Good questions to ask:
"Are you in favor of ______? Then how did you arrive at your position?"
To stimulate objective thinking rather than personal identification
What are some problems with that line of reasoning?
If we assume that the author had these two purposes, how else might she have brought the plot to resolution?
Diagnostic thinking - asking students to draw conclusions from a data set
Independent thinking - challenging students about why they concluded what they did
"As if" thinking - asking students to make predictions about future events or data
Problem-solving - asking students to propose solutions to the problems under study
5. What is the proper way to set up a discussion?
The following method for training a class to respond to well-phrased questions has been successful for a large number of college teachers:
Begin by stating your question in a relaxed and confident manner. When you finish, start counting silently to yourself: "one thousand and one, one thousand and two," and so on until you get to "one thousand and ten." Ten seconds is not a long period of silence, though it will seem like an eternity unless you mark its passage. Scan the room slowly, remaining calm and relaxed, as you count. If students are in an aroused state or you have just used the pairing technique, you will not have to wait long for the first response, but you can expect to get all the way to ten several times during a term, especially during the first few classes when your control over the class is not yet well-established.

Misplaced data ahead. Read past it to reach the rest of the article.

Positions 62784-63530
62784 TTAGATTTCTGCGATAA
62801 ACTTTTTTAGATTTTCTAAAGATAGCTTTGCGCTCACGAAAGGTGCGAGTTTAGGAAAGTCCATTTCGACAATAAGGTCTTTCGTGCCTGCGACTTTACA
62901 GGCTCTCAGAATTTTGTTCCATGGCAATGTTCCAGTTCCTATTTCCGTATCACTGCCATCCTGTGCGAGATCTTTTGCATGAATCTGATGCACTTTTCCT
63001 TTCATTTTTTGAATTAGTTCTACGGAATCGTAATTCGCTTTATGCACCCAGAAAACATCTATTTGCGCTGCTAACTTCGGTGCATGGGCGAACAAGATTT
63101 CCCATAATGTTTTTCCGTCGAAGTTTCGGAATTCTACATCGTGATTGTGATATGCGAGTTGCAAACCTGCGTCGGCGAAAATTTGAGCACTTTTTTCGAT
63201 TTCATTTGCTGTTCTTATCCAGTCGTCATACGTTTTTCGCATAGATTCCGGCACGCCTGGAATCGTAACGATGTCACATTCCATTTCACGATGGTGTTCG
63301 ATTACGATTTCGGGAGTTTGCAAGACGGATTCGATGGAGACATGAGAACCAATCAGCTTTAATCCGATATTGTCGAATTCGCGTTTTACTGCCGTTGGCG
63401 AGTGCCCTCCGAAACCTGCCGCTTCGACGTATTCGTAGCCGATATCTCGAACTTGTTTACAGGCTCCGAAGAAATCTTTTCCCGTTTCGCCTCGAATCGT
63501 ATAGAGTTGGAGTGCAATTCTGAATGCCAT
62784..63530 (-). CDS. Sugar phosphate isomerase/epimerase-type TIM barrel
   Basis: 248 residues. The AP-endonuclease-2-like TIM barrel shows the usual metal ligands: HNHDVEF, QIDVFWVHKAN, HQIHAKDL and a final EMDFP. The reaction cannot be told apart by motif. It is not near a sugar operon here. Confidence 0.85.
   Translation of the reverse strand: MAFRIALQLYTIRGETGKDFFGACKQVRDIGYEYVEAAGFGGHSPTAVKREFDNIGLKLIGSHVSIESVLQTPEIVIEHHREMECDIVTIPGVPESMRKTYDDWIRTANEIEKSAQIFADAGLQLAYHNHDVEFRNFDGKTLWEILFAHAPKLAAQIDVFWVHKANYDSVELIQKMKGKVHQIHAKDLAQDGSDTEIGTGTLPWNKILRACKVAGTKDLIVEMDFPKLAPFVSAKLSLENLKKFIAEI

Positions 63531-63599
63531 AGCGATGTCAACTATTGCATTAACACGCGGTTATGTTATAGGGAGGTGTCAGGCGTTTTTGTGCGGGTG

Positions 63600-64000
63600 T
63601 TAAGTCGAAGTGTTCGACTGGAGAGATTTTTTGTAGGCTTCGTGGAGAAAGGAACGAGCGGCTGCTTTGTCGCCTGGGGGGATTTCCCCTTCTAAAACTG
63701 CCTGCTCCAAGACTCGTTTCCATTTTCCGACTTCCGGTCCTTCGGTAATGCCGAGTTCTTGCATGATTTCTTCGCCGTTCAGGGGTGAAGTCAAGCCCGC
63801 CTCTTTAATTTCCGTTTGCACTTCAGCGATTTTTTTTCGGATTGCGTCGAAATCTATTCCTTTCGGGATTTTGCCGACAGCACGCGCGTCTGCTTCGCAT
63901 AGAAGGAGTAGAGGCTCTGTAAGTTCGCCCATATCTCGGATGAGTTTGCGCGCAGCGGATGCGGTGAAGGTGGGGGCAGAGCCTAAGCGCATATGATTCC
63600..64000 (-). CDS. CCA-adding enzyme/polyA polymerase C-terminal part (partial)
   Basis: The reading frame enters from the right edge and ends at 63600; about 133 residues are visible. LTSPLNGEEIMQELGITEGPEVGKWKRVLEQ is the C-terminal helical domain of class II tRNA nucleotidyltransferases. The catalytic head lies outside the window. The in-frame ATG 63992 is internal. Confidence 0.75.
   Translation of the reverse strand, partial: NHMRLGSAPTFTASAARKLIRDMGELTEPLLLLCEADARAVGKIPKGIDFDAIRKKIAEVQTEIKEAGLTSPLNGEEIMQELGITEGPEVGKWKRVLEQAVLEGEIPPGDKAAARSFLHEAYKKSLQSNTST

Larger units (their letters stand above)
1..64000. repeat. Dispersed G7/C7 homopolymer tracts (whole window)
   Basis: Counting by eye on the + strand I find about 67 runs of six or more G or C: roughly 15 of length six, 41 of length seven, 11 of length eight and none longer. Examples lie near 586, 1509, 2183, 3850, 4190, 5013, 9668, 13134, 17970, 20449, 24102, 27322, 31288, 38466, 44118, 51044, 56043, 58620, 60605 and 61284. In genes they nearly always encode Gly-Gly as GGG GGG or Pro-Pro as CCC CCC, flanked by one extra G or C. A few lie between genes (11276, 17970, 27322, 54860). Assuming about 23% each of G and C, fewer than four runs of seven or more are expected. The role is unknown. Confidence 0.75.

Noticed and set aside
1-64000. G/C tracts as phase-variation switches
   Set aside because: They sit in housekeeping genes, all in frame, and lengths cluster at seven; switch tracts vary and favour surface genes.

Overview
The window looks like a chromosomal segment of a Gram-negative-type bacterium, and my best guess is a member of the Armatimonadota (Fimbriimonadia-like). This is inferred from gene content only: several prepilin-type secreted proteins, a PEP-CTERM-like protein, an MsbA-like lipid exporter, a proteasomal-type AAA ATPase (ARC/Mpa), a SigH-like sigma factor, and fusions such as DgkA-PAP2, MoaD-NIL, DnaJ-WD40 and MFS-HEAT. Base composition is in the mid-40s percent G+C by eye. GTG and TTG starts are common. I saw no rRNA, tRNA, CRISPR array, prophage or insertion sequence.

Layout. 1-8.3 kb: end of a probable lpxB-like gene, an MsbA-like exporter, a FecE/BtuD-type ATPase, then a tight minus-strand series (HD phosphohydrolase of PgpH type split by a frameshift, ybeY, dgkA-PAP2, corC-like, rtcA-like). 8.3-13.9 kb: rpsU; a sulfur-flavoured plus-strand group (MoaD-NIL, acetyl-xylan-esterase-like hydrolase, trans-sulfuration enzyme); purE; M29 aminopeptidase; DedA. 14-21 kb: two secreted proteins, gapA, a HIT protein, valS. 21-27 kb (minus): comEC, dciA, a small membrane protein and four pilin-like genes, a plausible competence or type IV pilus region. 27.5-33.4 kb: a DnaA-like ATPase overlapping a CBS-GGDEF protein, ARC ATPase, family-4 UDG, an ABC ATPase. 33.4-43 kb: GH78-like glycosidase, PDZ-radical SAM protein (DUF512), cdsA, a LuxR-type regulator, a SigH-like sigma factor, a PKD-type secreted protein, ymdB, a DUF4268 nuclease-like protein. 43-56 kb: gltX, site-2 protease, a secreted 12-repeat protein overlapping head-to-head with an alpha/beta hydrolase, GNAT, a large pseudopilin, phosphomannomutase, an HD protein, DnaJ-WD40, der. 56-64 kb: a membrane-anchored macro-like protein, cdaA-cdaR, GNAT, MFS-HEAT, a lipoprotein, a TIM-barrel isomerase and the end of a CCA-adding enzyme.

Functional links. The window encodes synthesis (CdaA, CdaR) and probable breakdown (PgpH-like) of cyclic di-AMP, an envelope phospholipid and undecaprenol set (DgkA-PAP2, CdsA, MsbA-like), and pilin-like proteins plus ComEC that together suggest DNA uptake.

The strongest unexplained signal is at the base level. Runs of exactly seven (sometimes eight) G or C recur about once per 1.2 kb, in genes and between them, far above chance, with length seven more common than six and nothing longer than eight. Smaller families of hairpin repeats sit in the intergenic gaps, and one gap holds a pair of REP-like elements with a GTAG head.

If it seems that no response is going to come before you get to ten, begin moving slowly toward a table, chair, or wall. When you finish your count, remain calm and repeat the question in a shorter and slightly modified form--a "reprobe." If you wish, you may reduce even further the students' fear of giving a wrong answer, e.g., "Give any associations at all". As you finish the reprobe, calmly, patiently, and slowly lean or prop yourself against whatever solid object you have maneuvered near and begin your silent count once again. You can be confident that your nonverbal message--"See how comfortable I've made myself; I can wait here all day!"--will prompt students to respond. Teachers using this two-probe technique almost always see students respond before they pass "five" on their second count. Once the class has become conditioned to discuss when you ask for it, you will rarely need to use this maneuver again. However, remember that the original question must be well-phrased.